Through a thorough analysis of data collected on 850 individuals , over three years, the authors clearly show that the non-invasive examination of the internal cavity of young fishes to look for gonads, using a portable ultrasound machine, provides reliable and replicable evidence of precocious maturation. They turned into OB-GYN for salmons (albeit for male salmons!) and it worked. While using ultrasounds to detect fish gonads is not a new idea (early attempts for salmonids date back to the 80s ), the value here is in the comparison with the classic visual inspection technique (which turns out to be less reliable) and the fact that ultrasounds can now easily be carried out in the field.
Beyond the potentially important consequences of this new technique for the correct assessment of salmon population dynamics, the authors also make the case for the acquisition of more reliable individual-level data in ecological studies, which I applaud.
 Nevoux M, Marchand F, Forget G, Huteau D, Tremblay J, and Destouches J-P. (2019). Field assessment of precocious maturation in salmon parr using ultrasound imaging. bioRxiv 425561, ver. 3 peer-reviewed and recommended by PCI Ecology. doi: 10.1101/425561
|Field assessment of precocious maturation in salmon parr using ultrasound imaging||Marie Nevoux, Frédéric Marchand, Guillaume Forget, Dominique Huteau, Julien Tremblay, Jean-Pierre Destouches||<p>Salmonids are characterized by a large diversity of life histories, but their study is often limited by the imperfect observation of the true state of an individual in the wild. Challenged by the need to reduce uncertainty of empirical data, re...||Conservation biology, Demography, Experimental ecology, Freshwater ecology, Life history, Phenotypic plasticity, Population ecology||Jean-Olivier Irisson||2018-09-25 17:24:59||View|
05 Apr 2019
Using a large-scale biodiversity monitoring dataset to test the effectiveness of protected areas at conserving North-American breeding birdsVictor Cazalis, Soumaya Belghali, Ana S.L. Rodrigues https://doi.org/10.1101/433037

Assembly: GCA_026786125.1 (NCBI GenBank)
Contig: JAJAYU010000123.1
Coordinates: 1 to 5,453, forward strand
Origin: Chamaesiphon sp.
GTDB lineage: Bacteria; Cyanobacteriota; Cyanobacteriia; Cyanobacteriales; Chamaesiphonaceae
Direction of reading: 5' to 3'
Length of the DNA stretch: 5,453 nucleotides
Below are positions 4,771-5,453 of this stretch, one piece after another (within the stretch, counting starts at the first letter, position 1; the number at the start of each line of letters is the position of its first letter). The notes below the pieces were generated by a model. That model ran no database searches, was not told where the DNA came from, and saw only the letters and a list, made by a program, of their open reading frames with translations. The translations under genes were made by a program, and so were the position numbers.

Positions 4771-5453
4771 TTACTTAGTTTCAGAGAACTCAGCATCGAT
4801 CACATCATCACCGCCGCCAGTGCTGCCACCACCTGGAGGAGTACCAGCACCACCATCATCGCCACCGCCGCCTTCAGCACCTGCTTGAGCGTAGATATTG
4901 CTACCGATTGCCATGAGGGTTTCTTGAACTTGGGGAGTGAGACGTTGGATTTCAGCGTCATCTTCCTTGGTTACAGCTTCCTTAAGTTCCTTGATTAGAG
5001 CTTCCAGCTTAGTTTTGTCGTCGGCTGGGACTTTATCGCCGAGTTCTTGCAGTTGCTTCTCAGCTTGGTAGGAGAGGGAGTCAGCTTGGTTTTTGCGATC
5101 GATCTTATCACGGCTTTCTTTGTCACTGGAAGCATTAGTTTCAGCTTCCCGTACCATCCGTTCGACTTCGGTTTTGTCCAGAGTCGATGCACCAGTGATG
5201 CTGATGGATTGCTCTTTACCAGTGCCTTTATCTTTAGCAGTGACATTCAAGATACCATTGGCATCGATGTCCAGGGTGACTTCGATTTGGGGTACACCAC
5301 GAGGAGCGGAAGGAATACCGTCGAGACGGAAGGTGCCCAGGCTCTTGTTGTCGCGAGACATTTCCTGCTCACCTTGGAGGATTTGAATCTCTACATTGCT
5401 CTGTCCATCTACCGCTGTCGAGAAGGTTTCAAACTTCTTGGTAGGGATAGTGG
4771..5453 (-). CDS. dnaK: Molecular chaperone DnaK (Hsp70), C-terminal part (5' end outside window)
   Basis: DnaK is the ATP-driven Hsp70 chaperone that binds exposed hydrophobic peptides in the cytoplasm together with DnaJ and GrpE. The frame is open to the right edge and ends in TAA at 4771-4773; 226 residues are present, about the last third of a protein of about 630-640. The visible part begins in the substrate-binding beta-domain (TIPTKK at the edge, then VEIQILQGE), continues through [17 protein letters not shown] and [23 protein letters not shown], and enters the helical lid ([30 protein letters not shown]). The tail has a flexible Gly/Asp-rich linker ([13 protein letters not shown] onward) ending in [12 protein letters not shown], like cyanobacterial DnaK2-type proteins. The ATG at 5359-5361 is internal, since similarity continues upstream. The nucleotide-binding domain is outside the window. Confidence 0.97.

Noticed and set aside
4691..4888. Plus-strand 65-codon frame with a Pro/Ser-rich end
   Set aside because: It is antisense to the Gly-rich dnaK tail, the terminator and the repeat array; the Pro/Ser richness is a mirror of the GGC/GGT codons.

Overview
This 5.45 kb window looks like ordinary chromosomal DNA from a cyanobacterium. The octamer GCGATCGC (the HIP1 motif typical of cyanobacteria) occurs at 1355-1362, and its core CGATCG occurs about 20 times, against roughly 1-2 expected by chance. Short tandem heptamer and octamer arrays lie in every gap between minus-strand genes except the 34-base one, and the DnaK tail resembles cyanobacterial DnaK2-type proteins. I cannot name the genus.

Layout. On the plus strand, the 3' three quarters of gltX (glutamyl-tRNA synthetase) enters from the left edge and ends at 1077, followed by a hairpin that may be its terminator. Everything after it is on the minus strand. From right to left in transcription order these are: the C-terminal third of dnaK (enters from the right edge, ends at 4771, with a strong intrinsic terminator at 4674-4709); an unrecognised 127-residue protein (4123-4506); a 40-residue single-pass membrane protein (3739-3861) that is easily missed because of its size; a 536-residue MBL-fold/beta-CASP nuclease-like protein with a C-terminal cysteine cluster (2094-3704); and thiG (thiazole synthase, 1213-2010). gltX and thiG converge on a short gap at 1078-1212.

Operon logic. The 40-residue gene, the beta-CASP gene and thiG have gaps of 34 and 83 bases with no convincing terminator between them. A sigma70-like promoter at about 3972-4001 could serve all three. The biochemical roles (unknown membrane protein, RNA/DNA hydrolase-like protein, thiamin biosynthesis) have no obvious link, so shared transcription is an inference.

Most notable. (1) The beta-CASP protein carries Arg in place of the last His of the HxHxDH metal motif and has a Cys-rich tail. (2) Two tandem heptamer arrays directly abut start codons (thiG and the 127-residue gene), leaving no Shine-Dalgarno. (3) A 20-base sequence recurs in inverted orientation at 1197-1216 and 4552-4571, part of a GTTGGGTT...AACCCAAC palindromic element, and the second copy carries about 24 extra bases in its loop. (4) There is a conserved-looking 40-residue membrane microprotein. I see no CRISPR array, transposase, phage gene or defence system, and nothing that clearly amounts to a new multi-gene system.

Protected Areas effects on biodiversity: a test using bird data that hopefully will give ideas for much more studies to comeRecommended by Paul Caplat based on reviews by Willson Gaul and 1 anonymous reviewer
In the face of worldwide declines in biodiversity, evaluating the effectiveness of conservation practices is an absolute necessity. Protected Areas (PA) are a key tool for conservation, and the question “Are PA effective” has been on many a research agenda, as the introduction to this preprint will no doubt convince you. A challenge we face is that, until now, few studies have been explicitly designed to evaluate PA, and despite the rise of meta-analyses on the topic, our capacity to quantify their effect on biodiversity remains limited.
 Cazalis, V., Belghali, S., & Rodrigues, A. S. (2019). Using a large-scale biodiversity monitoring dataset to test the effectiveness of protected areas at conserving North-American breeding birds. bioRxiv, 433037, ver. 4 peer-reviewed and recommended by PCI Ecology. doi: 10.1101/433037
|Using a large-scale biodiversity monitoring dataset to test the effectiveness of protected areas at conserving North-American breeding birds||Victor Cazalis, Soumaya Belghali, Ana S.L. Rodrigues||<p>Protected areas currently cover about 15% of the global land area, and constitute one of the main tools in biodiversity conservation. Quantifying their effectiveness at protecting species from local decline or extinction involves comparing prot...||Biodiversity, Conservation biology, Human impact, Landscape ecology, Macroecology||Paul Caplat||2018-10-04 08:43:34||View|
01 Apr 2019
The inherent multidimensionality of temporal variability: How common and rare species shape stability patternsJean-François Arnoldi, Michel Loreau, Bart Haegeman https://doi.org/10.1101/431296
Diversity-Stability and the Structure of PerturbationsRecommended by Kevin Cazelles and Kevin Shear McCann based on reviews by Frederic Barraquand and 1 anonymous reviewer